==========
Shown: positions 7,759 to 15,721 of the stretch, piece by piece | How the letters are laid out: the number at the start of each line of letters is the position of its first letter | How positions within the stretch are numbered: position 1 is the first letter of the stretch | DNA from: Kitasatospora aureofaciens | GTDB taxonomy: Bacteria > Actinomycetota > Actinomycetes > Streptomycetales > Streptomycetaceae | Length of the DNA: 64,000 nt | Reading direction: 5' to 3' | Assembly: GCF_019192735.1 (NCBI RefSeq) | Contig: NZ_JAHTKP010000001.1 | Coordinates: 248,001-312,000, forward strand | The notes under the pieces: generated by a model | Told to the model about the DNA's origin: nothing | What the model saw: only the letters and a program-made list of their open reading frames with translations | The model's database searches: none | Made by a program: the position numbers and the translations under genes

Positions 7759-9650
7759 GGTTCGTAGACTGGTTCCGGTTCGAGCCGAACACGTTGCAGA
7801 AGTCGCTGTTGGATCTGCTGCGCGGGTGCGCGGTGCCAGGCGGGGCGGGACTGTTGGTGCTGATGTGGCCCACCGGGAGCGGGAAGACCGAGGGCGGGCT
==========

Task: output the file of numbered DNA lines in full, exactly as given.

Shown: positions 7,759 to 15,721 of the stretch, piece by piece | How the letters are laid out: the number at the start of each line of letters is the position of its first letter | How positions within the stretch are numbered: position 1 is the first letter of the stretch | DNA from: Kitasatospora aureofaciens | GTDB taxonomy: Bacteria > Actinomycetota > Actinomycetes > Streptomycetales > Streptomycetaceae | Length of the DNA: 64,000 nt | Reading direction: 5' to 3' | Assembly: GCF_019192735.1 (NCBI RefSeq) | Contig: NZ_JAHTKP010000001.1 | Coordinates: 248,001-312,000, forward strand | The notes under the pieces: generated by a model | Told to the model about the DNA's origin: nothing | What the model saw: only the letters and a program-made list of their open reading frames with translations | The model's database searches: none | Made by a program: the position numbers and the translations under genes

Positions 7759-9650
7759 GGTTCGTAGACTGGTTCCGGTTCGAGCCGAACACGTTGCAGA
7801 AGTCGCTGTTGGATCTGCTGCGCGGGTGCGCGGTGCCAGGCGGGGCGGGACTGTTGGTGCTGATGTGGCCCACCGGGAGCGGGAAGACCGAGGGCGGGCT